Also, and more importantly, at this stage Gursky had a body of work that is undeniable and Rhine II cannot be taken out of that context.

That, combined with all the technical and messages illustrated by Sanwal, is the value of Rhine II

Also did you go on location? You should if you are ever in Düsseldorf. If you understand the context you understand Rhine II

Rappaport Arts's picture

This is just my opinion. I believe that whatever "message" an artwork may have, it should be conveyed to the audience by the artwork itself, not by studying a bunch of backstories (although knowing the backstories may add interest to the work). For example, I "understand" Gordon Park's "American Gothic" without having to study who Ms. Ella Watson was and why Parks photographed her the way he did. That, to me, is the power of art. If the audience cannot "understand" Rhine II without knowing the backstory of Düsseldorf, then, IMO, this piece of art fails to express the artist's intention.

Another way to look at it is this: The photo Rhine II itself is just a plain, rather generic landscape. If you don't know the title of it, you'd have no idea of its location and therefore you'd have no idea of its backstory, and so you'd have no idea what the artist's "message" is — IF the artist does intend to express such a "message". IOW, the photo by itself has no power. That's my opinion.

Klaus Enrique's picture

Iain Stanley, you don't understand how art is valued, so maybe you shouldn't be writing articles on a topic that you don't comprehend. Ansel Adams made prints of the same image with abandon. In many cases there is no record of how many prints were made, many were not signed, etc. When you purchase an Ansel Adams print, you are definitely not purchasing anything that is unique. Furthermore, Ansel Adams's work is seen as a cliché in the world of art. His letter against the work of William Eggleston was further proof that the man just didn't get it. Maybe Ansel Adams is your hero, but that doesn't mean that his work is undervalued.

Iain Stanley's picture

Such venom.....wow...

Perhaps you should look at the auction site linked in the article...... here’s a screenshot for you

Klaus Enrique's picture

Wow, you don't get it. It doesn't matter that this print is an original. There are hundreds of photos of the exact same image all over the world. That depressed the value for ALL of them!

Iain Stanley's picture

No, I responded specifically to your answer. You told me I didn’t comprehend anything about art values and then told me that Adams printed untold copies of his work and there was little record of signed prints etc. In the case of the item used in this article, you’re wrong on both counts. It was a limited edition print, one of the “exceptionally few of its kind”, and it was signed by Adams.

Klaus Enrique's picture

LOL, limited edition? If so, what is the print number?!? And again, you keep on missing the point. There are hundreds of "'Moonrise, Hernandez, New Mexico'" prints out there, and most of them are original Ansel Adams prints. What devalues them is not that they are fake. They are devalued by the fact that there are hundreds of them and nobody knows exactly how many. Instead of writing clickbait, next time, why not actually research your subject?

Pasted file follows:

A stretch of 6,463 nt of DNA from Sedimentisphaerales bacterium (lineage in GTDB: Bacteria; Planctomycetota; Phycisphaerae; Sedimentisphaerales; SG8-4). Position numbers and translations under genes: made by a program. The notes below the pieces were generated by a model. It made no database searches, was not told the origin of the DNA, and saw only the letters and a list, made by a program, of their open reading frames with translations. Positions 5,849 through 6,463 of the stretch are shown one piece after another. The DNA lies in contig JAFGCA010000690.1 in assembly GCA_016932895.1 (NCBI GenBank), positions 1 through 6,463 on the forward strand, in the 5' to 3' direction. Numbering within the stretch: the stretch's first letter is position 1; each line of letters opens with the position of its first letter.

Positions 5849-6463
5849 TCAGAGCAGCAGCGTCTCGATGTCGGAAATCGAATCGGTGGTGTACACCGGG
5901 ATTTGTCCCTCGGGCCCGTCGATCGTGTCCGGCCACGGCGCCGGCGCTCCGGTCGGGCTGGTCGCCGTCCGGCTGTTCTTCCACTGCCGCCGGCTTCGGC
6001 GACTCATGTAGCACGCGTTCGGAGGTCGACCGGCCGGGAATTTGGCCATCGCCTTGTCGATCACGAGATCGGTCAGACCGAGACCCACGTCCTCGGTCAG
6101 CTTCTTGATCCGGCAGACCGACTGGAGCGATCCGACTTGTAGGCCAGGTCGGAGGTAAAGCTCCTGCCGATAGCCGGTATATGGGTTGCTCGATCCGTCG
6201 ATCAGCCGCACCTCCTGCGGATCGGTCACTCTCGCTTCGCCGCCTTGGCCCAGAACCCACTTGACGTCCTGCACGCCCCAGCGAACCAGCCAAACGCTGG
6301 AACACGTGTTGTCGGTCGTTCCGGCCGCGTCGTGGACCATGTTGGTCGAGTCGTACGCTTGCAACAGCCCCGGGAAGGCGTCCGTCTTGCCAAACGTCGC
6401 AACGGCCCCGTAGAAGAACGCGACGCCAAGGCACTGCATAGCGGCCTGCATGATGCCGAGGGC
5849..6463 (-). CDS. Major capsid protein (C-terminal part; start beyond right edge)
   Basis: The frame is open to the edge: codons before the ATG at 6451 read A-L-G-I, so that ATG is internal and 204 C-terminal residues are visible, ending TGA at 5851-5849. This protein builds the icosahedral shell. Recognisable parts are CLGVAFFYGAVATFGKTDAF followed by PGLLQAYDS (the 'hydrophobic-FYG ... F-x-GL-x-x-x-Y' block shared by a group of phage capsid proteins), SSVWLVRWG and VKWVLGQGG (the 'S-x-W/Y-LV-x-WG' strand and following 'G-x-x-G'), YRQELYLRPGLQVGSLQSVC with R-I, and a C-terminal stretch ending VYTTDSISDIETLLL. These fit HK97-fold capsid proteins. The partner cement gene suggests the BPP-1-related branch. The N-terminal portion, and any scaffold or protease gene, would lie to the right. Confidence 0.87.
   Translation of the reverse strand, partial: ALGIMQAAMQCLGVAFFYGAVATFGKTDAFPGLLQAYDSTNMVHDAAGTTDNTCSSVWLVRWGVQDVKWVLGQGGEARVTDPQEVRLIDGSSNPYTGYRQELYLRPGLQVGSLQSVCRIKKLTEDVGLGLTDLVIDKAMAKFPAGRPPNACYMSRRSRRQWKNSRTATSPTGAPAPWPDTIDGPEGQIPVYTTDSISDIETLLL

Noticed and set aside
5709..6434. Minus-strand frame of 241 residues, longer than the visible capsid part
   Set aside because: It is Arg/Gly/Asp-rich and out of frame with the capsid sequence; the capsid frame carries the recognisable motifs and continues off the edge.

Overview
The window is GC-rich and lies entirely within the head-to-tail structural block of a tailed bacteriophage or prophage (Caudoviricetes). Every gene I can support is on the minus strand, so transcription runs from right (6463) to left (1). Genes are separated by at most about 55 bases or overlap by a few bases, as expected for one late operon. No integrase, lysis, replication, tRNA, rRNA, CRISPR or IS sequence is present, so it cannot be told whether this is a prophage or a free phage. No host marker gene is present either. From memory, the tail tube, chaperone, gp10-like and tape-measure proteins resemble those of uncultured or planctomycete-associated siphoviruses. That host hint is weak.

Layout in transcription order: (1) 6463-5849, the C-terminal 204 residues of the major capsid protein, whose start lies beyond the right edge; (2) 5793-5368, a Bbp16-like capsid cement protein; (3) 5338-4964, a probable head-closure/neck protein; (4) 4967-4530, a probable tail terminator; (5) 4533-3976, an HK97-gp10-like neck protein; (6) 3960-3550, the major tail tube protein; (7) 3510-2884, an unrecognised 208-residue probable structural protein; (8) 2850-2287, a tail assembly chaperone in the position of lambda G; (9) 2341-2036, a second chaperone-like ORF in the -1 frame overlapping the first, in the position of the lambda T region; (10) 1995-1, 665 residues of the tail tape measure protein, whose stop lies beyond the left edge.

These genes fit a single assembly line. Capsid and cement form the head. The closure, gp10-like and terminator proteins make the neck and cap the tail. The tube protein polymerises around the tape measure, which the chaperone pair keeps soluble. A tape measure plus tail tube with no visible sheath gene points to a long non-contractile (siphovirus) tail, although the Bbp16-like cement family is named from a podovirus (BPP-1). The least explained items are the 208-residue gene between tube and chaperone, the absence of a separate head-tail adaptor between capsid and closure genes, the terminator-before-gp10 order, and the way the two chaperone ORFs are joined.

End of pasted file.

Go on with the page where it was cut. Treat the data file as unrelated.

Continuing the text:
Iain Stanley's picture

No idea. If you’re so sure of yourself, why not contact Sotheby’s and let them know their mistake? I’m just reporting what Sotheby’s has written. You obviously know more, so get in touch with Sotheby’s and set them straight

Klaus Enrique's picture

LOL. Sotheby's is fully aware of this, and that is why the print is appraised at the "Criminally Undervalued" figure of $700,000, which is still, as I am sure you well know, given your extensive research on the matter, about 10 to 40 times higher than a regular Ansel Adams print goes for. At such low prices, undoubtedly you will be acquiring a few of them tomorrow. I'll let Emily know.

Adam Palmer's picture

I have nothing against Gurskey. I just prefer Adams.

Les Sucettes's picture

There is no comparison. Gursky is a far greater and more accomplished photographer and artist.

But you are free to love Adams. Buy his work if you can!

Foto Toad's picture

Maybe these photographs would fetch more at the auction if Adams had replaced the sky with something more dramatic!
/s

Les Sucettes's picture

If only he had Luminosity... sigh 😌

Iain Stanley's picture

I know you’re being humorous and sarcastic but ironically, Adams was renowned for his work in the darkroom with shadows, blacks, contrasts etc. So I daresay had he lived in the modern era he probably would have used sky replacement!

Rhonald Rose's picture

True, read somewhere he was a chemist than a photographer. He spend hours in post processing to get what he wants.

Tyler Longfellow's picture

I can see where you're coming from when making that statement, but I don't believe he would do that. That kind of editing is doable in the darkroom.

Here's an example of someone doing such a thing:
https://imgur.com/gallery/SeDoh

Here is another example of editing with film photography:
https://allthatsinteresting.com/teddy-roosevelt-riding-moose

Even removing things from photos in the darkroom was doable:
https://petapixel.com/2018/11/30/that-iconic-migrant-mother-photo-was-ph...

The techniques were there, and Adams was quite capable of doing these things. He didn't though.

Timothy Roper's picture

Those aren't criminally low prices; those prices mentioned for others' works are criminally high.

Iain Stanley's picture

Yep, it staggers me that people have $50 million spare cash, and they’re willing to spend it on a painting.....

Rhonald Rose's picture

Painting world is as crazy as photography world. Photography world is $70 billion and art world is (painting) $61 billions.